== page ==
Debate: Wednesday, 1 February Vote: Thursday, 2 February

#EUtrade #Peru #Colombia #Ecudaor

Debate to be added: migration flows in the central Mediterranean

MEPs are expected to add an item to the agenda to debate the current growing migratory pressure in the central Mediterranean on Wednesday afternoon at around 17.00.

While the number of persons crossing the Aegean Sea to reach the EU has fallen significantly, the number of those risking the central Mediterranean sea crossing, mainly from Libya to Italy, has continued to   grow. 

The idea of replicating the EU-Turkey deal to cope with migration flows from Libya, suggested earlier this month by Maltese Prime Minister Joseph Muscat for the Council Presidency, was rejected by EU foreign policy chief Federica   Mogherini.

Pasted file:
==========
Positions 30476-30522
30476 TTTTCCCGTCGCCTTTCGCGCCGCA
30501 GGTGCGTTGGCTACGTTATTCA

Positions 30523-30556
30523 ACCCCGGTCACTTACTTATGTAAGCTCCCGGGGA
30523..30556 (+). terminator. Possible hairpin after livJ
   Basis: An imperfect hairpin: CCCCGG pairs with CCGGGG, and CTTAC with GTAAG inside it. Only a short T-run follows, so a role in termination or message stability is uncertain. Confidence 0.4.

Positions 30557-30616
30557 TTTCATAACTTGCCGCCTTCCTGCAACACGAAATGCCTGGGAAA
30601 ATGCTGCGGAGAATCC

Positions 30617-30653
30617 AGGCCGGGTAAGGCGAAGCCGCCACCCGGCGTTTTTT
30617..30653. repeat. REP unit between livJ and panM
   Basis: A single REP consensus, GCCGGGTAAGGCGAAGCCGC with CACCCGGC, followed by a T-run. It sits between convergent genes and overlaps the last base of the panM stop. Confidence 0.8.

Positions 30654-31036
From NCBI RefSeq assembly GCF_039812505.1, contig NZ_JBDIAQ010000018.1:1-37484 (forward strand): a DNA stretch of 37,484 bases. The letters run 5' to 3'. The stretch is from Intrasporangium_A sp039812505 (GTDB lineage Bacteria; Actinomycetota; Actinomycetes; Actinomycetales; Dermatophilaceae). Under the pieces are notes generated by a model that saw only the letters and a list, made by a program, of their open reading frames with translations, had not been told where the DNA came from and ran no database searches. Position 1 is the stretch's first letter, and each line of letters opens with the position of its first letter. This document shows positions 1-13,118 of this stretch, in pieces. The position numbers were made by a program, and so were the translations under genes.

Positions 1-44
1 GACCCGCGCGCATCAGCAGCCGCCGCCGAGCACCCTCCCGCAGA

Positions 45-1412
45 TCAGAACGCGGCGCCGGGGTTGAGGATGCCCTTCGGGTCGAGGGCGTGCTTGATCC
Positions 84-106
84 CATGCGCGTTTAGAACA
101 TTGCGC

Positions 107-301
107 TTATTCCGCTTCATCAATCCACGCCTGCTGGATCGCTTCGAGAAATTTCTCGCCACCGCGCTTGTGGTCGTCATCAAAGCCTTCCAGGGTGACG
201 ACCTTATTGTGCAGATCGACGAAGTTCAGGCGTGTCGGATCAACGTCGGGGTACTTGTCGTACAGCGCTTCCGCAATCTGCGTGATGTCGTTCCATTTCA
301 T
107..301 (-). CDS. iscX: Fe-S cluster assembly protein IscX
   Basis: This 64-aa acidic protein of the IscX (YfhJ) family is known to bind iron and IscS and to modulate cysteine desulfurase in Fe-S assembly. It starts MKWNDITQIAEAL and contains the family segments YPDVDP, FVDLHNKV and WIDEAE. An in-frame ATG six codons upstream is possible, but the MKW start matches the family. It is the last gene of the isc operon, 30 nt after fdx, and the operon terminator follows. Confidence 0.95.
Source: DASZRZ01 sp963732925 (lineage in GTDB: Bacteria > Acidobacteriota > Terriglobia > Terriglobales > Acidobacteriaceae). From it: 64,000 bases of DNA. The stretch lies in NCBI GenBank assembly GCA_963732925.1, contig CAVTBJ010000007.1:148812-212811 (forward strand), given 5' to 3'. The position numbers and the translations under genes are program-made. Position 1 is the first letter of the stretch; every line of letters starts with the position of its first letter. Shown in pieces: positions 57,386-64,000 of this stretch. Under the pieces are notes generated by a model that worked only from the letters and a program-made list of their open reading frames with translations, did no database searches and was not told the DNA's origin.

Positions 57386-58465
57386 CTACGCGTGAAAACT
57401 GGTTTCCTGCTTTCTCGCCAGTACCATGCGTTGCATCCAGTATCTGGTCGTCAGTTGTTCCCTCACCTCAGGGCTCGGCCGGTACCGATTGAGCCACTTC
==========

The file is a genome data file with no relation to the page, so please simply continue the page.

Ms Mogherini instead announced €200m in EU funding to be allocated to the EU Trust Fund for Africa, to help prevent migration from Libya. This funding includes €3.2m to expand the current EU training programme for the Libyan Coastguard as part of Operation Sophia. Some of the money will be used to develop a programme of “voluntary returns”, helping some of the displaced migrants stranded in Libya return to their countries of origin.

Statement by the High Representative of the Union for Foreign Affairs and Security Policy/Vice-President of the  Commission

Debate: Wednesday, 1 February

#Libya #migration

Crisis in South Sudan up for a debate 

MEPs will debate the spread of violence, including mass atrocities, and the resulting urgent humanitarian needs of South Sudan on Wednesday afternoon. 

In December 2013, a power struggle between President Salva Kiir and his sacked deputy Riek Machar erupted into a civil war in two-year old South  Sudan.